Benoni, home of fairytales

Prince Albert II of Monaco, left, and his fiancee Charlene Wittstock of South Africa, will wed in a civil ceremony on July 1 and a religious ceremony on July 2. (AP Photo/Lionel Cironneau)

Prince Albert II of Monaco, left, and his fiancee Charlene Wittstock of South Africa, will wed in a civil ceremony on July 1 and a religious ceremony on July 2. (AP Photo/Lionel Cironneau)

Published Jun 24, 2011


Once a small mining town now absorbed into Johannesburg's sprawl, Benoni is the kind of suburb that urban sophisticates love to deride, the butt of jokes made at posher addresses.

But residents of Benoni - the childhood home of the future princess of Monaco, swimming star Charlene Wittstock - are now re-imagining their humble town as a place for fairy-tale beginnings.

Until Wittstock's engagement to Prince Albert II, Benoni was already known in glossy magazines as the birthplace of Oscar-winning actress Charlize Theron, another blonde beauty who became a global star.

Wittstock moved here from Zimbabwe in 1988, when she was 10 years old. Seven years later, she left for boarding school in the coastal city of Durban and to pursue a swimming career that took her to the Olympics in Sydney.

Still, Benoni claims her formative years. About 35 kilometres (20 miles) east of Johannesburg, it's a city of more than 600,000 that feels far smaller.

Like most South African cities, yet to move beyond the crude divisions imposed by Apartheid-era urban planning, the black majority lives in townships far from view of the main roads.

The modest town centre, born in the 1880s gold rush that also gave rise to Johannesburg, has been largely abandoned by whites for the last 20 years.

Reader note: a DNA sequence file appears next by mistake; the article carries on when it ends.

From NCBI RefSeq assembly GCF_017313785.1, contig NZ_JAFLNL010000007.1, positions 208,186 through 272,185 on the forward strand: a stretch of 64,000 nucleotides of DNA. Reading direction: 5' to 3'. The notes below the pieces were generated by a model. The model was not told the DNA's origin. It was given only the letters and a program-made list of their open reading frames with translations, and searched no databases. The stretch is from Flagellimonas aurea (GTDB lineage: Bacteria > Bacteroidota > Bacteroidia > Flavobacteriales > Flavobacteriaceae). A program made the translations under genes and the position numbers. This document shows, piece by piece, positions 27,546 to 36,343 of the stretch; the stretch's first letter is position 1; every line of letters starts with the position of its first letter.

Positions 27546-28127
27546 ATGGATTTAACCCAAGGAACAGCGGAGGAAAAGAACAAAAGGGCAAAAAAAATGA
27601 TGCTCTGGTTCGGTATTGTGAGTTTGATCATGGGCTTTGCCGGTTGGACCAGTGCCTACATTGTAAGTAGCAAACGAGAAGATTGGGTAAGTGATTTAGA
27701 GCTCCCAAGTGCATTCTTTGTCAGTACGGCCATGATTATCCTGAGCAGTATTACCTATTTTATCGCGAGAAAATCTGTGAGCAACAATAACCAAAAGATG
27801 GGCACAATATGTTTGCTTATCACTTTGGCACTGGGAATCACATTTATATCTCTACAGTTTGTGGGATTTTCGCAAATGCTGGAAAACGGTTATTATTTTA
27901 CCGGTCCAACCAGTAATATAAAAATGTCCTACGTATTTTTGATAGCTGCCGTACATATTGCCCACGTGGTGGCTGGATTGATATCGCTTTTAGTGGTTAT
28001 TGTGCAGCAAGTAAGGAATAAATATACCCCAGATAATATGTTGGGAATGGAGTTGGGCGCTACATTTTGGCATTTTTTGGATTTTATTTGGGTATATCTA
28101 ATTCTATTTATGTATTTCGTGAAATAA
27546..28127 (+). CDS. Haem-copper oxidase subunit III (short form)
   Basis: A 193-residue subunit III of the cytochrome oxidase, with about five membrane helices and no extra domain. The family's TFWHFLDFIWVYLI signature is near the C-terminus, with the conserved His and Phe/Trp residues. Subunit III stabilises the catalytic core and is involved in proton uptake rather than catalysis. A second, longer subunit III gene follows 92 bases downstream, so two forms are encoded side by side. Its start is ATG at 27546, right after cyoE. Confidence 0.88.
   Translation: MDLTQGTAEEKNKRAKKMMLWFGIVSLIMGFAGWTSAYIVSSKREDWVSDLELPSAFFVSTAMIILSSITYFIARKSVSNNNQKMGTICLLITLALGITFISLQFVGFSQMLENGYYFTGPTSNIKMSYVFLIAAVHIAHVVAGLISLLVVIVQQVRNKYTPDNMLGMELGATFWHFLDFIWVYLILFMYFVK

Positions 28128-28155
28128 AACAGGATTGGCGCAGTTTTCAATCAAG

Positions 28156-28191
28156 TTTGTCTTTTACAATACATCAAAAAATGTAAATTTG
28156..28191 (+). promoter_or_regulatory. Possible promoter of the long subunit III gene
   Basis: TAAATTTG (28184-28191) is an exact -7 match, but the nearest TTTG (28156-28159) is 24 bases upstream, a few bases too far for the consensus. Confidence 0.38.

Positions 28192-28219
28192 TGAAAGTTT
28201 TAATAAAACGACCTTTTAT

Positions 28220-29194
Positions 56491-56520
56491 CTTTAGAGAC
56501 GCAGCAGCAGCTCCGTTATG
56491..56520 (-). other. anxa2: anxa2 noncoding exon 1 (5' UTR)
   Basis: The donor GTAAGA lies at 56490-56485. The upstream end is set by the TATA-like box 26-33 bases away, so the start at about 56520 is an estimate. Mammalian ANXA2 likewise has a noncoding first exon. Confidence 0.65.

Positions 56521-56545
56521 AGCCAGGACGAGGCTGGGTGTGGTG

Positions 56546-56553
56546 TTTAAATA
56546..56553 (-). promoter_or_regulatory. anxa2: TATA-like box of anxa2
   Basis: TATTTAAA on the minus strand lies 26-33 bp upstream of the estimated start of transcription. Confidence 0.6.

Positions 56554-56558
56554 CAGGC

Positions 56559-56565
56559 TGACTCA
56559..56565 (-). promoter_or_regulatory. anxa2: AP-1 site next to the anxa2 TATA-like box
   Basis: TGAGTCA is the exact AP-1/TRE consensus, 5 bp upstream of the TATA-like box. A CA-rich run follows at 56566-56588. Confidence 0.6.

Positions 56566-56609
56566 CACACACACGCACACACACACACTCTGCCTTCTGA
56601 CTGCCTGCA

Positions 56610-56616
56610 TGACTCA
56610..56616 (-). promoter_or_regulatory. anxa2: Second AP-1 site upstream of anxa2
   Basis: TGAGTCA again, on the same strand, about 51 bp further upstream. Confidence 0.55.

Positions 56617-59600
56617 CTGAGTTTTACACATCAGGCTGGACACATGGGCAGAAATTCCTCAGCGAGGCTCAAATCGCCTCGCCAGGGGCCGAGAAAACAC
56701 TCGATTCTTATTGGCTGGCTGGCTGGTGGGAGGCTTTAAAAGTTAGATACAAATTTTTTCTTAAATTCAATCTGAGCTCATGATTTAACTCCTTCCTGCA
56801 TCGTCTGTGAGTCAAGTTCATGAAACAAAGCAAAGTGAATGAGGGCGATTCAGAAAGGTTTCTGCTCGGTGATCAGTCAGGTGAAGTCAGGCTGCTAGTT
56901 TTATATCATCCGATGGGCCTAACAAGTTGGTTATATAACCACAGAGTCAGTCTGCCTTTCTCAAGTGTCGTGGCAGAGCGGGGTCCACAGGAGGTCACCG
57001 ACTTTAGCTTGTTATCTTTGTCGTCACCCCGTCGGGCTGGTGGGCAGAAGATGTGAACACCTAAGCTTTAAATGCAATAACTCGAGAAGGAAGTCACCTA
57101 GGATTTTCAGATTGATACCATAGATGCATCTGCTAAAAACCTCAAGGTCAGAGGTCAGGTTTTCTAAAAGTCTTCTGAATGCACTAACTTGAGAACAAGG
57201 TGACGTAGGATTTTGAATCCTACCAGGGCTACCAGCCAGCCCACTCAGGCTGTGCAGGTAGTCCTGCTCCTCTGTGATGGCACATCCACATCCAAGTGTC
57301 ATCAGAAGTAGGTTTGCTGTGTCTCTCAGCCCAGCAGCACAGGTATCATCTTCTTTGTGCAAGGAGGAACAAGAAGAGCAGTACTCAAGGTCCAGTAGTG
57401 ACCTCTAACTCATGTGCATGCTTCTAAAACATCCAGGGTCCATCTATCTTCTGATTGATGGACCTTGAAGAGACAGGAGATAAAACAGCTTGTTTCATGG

Informal stalls of African markets now line the streets that look on mine dumps. An old locomotive rusts in front of a deserted museum.

Residents both black and white mill about a huge shopping centre that boasts a fake Mississippi River paddle steamer.

Wittstock lived in northern neighbourhoods that were reserved for whites when her family here in the final years of apartheid.

Roads are orderly, clean and calm. Middle class homes are surrounded by walls but without the extreme security seen in wealthier Johannesburg.

“I miss my relatives, the friendly people and the Bunny Park,” she told the local paper during her last visit here in February.

Indeed, the town's main attraction is a bucolic public park overrun with rabbits, a wonderland for children.

But, for all its apparent tranquility, South Africa's notorious crime problem threatens Benoni too. Police report a surge in carjackings, including one against Wittstock's father.

Mike Wittstock was held up with an AK47 aimed at his face as he was returning home one evening in February.

His nose was broken and the car stolen, with the incident making him consider a move to Monaco because of “the state of crime in this country”.

Among the small white community, where everyone seems to know each other, many are planning to watch the wedding on television on July 2.

“We all are dressing up with our wedding dresses and we will party,” said Bridget du Toit, a teacher sharing drinks with friends at a bar overlooking the Bunny Park.

At Wittstock's old school, she's remembered as an ordinary girl, well behaved except for skipping class to swim, and with a funny accent when she spoke Afrikaans.

“She was very quiet. She didn't like to be in the spotlight. It's very surprising to see, when you consider the life she's going to have,” said Lyndsay Coelho, who taught her geography.

“She was very focused on her swimming. She knew exactly what she needed to do to achieve what she wanted to achieve.”

Sensing an opportunity, another local school is asking the Monaco royals for helping building its own swimming pool, which would be named after Charlene Wittstock. - Sapa-AFP

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